By Jen Gerson
They took to the streets one afternoon in early February. Piling on toques and furry mittens, 600 students from York, University of Toronto and Ryerson carry identical highlighter-yellow signs, provided by the Canadian Federation of Students, demanding reduced tuition fees printed in purple ink.
The students gather at Ryerson. From Jorgenson Hall, they march two blocks north to College Street, which closes Yonge Street to northbound traffic. The protesters then head west on College Street. After picking up more protestors at U of T, the gaggle heads to Queen’s Park, dispersing on the south lawn if the provincial legislature.
Photographers from the major papers are also out in full force, snapping photos of the leaders, the photogenic and the dreadlocked.
After the protest, RyeSAC’s president-elect Rebecca Rose and incoming vice-president education Nora Loreto carry their crumpled banners trumpeting demands for affordable education, calls ten years in the making. The duo, along with the rest of the student-centred slate, won votes by promising to lobby for a continuation of the tuition freeze.
After a decade of tuition hikes under the former Harris government, and subsequent lobbying by students, Dalton McGuinty granted students a two-year tuition freeze, to end in 2006. Student lobby organizations advertised their success on hallway posters and in full-page advertisements in student newspapers while administrators across the province lamented the reduction in funding.
This expectation is at best laughably naive — at worst dishonest and misleading. In February, McGuinty bluntly stated that fees would go up after 2006, but said the hikes would be moderate. With the release of the Bob Rae review in February some pessimistic pundits have pinned the hike at as much as 20 per cent.
“Students in Ontario now are facing a situation where the government has promised one thing on the campaign trail and now is saying another thing,” said Frank Klees, the Conservative education critic. The fate of the fees is one topic that social democrats and conservatives can agree upon.
“(McGuinty’s) made it quite clear, tuition fess will go up,” said Rosario Marchese, NDP education critic. “The question is, how much?”
The Rae review, released in mid-February, outlined how the government may try to revitalize a crumbling post-secondary education system. Rae acknowledged that Ontario’s universities are underfunded and suggested a $1.3 billion infusion into the cash-strapped system. But, he also said that regulations governing how much universities can charge in tuition fees should be loosened, leading many student activists to voice concerns that impoverished universities would resort to leeching off of their students instead of demanding more money from the government.
For the poorest of Ontario’s students, Rae suggested the government provide grants of up to $6,000 per year. For anyone whose family registers a smidgen above poor, more loans would be available at a cheaper interest rate.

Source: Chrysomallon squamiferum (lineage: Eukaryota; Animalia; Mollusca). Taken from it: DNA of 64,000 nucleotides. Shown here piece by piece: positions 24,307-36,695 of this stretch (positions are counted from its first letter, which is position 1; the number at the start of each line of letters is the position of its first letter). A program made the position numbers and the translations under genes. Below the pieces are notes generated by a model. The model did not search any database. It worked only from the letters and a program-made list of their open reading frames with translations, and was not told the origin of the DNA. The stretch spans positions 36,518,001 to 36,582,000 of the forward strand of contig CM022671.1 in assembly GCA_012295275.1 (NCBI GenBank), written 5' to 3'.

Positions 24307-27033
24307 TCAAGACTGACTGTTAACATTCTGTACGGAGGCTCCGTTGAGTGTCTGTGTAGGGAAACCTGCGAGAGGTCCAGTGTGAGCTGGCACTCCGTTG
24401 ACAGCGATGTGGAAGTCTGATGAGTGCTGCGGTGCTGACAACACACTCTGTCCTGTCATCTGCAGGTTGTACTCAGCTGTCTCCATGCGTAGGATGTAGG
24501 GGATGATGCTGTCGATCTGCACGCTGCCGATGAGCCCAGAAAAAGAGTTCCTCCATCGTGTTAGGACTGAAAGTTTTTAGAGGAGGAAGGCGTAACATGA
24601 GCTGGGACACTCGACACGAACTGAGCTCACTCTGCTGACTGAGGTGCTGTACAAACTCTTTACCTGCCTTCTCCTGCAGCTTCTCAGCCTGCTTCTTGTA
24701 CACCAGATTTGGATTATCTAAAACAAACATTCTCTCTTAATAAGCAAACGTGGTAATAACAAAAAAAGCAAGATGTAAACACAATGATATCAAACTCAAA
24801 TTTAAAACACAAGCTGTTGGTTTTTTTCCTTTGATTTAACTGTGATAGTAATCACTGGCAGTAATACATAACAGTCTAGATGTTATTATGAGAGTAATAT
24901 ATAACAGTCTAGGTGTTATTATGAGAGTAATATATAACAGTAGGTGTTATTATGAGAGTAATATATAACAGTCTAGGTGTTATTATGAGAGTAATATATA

For the CFS, the review is old, bad news.
“The important phase now is working to convince the government that our position on tuition fees on funding is the way they should go,” said Jesse Greener, Ontario Chairperson of the CFS. He and the incoming executives at RyeSAC, which spent the first part of year organizing postcard campaigns in an attempt to encourage Rae to reconsider his suggestions, are now focused on stemming the inevitable tide of rising fees.
“We need to put pressure on those MPPs to follow through. Petitions are one way; letter-writing campaigns are another way. Personal meetings and phone calls— those are all very effective,” Greener said.
Those are strategies that Marchese would approve of but he says that students haven’t done a great job of lobbying the body of politic so far. “Most students don’t realize that this is something they should be doing,” he said. “I believe a lot of students suffer silently — they don’t think about what they can do about it.”
Marchese advocates individual action, the power of a single student to affect change. The best way to get a government to pay attention , he said, is to call and meet with MPPs in local ridings.
As for membership with larger special-interest organizations like the CFS, he says, “I don’t think they’re ignored, but I believe that MPPs listen to individual constituents as much, if not more.”
Klees, who isn’t ideologically opposed to students paying for a percentage of their education, has been the subject of letter-writing campaigns, petitions, pickets and near-riots. He said he finds the pity-me-and-my-student-loan activists unmoving.
“(Change) is not going to happen on an emotional basis,” he said. If students want to convince him to increase funding, they have to present a factual, substantial case.
“I don’t know if a government would decide to respond just because a student camps out on their doorstep,” Klees said.
For the foreseeable future, calls for lower tuition fees will be hampered by the fact that, for most Canadians, health care and social welfare are higher priorities than elite education.
Students, seniors, the sick and those who are down on their luck are always clamoring for a piece of an ever-tightening budget and an ever-shrinking social safety net.
“We’re not prepared to defend the finances of a student who refuses to make a contribution to his education… It’s not pie in the sky, it’s not about what (students) want, it’s about what (they) need,” Klees said.
In Montreal last month, the latest drama in the student movement unfolded: Almost 40 students occupied the Conseil du patronat du Quebec, the province’s biggest business lobby organization to protest funding cuts.
Another 200 students faced off against riot police outside. Police say the protest turned violent. Several were arrested. The cuts to education continue.